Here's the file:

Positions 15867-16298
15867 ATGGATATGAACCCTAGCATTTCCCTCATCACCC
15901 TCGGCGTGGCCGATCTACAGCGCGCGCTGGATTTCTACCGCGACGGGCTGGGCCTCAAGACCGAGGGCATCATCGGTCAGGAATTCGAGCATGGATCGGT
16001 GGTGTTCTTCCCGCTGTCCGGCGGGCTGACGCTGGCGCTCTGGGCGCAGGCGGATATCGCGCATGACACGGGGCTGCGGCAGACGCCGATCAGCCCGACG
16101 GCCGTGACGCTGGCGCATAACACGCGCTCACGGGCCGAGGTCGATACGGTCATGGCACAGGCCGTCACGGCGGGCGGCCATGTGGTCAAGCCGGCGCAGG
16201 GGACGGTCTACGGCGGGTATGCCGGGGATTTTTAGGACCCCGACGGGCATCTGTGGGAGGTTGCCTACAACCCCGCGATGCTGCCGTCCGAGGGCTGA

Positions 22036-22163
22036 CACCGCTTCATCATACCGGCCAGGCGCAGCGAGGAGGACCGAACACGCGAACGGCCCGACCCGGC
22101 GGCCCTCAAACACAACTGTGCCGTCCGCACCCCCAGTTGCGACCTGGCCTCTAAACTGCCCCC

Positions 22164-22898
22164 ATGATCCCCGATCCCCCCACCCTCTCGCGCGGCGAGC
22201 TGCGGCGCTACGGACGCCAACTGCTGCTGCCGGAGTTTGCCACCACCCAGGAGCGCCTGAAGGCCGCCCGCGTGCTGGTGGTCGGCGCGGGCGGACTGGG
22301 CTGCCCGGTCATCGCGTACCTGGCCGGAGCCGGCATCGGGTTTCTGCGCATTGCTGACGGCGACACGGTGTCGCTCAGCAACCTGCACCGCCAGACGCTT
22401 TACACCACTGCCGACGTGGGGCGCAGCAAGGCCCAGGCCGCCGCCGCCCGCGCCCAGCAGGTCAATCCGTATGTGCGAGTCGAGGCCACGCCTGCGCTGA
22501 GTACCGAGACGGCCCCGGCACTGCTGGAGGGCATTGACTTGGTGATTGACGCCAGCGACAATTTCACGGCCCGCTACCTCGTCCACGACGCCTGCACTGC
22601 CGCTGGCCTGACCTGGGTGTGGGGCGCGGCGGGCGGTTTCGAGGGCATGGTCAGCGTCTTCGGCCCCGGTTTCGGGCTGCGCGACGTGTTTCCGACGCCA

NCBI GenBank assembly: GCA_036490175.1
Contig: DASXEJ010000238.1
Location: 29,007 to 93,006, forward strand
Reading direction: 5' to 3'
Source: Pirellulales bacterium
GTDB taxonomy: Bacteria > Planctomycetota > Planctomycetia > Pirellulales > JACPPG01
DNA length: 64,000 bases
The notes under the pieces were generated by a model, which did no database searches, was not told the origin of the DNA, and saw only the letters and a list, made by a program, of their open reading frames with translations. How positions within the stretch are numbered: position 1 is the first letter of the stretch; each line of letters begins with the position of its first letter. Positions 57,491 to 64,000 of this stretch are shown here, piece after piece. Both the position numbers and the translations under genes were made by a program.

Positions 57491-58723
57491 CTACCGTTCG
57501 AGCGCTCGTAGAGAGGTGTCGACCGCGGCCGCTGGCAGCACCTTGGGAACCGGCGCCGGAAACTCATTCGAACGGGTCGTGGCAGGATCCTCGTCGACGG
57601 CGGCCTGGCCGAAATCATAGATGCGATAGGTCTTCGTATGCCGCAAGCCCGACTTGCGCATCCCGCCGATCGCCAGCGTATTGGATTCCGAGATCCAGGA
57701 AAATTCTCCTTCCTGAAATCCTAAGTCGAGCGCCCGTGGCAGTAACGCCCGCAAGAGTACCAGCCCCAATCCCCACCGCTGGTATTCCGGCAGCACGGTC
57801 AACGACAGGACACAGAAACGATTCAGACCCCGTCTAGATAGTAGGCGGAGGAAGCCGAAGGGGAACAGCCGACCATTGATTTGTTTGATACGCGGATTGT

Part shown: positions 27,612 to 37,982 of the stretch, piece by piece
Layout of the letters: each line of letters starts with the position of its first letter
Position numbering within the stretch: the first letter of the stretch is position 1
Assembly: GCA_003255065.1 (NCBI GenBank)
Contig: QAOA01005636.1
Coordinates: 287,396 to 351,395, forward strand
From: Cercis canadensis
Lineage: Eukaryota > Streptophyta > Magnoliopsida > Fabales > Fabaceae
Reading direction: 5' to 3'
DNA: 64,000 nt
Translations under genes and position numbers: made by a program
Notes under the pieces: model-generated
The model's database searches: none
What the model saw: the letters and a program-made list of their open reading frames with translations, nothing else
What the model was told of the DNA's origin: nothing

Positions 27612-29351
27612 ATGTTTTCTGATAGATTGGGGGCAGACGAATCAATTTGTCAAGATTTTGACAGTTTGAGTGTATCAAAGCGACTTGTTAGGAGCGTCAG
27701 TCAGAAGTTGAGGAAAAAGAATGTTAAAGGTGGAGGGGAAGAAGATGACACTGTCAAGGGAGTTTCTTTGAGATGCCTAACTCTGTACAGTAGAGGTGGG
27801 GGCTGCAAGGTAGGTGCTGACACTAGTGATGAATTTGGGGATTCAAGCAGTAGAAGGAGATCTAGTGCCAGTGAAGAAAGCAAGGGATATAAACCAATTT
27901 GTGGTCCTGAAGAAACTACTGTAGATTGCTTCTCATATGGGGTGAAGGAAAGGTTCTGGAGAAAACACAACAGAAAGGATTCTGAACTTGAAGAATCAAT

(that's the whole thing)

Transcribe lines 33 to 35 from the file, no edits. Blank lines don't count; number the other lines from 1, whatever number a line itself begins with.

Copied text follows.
Position numbering within the stretch: the first letter of the stretch is position 1
Assembly: GCA_003255065.1 (NCBI GenBank)
Contig: QAOA01005636.1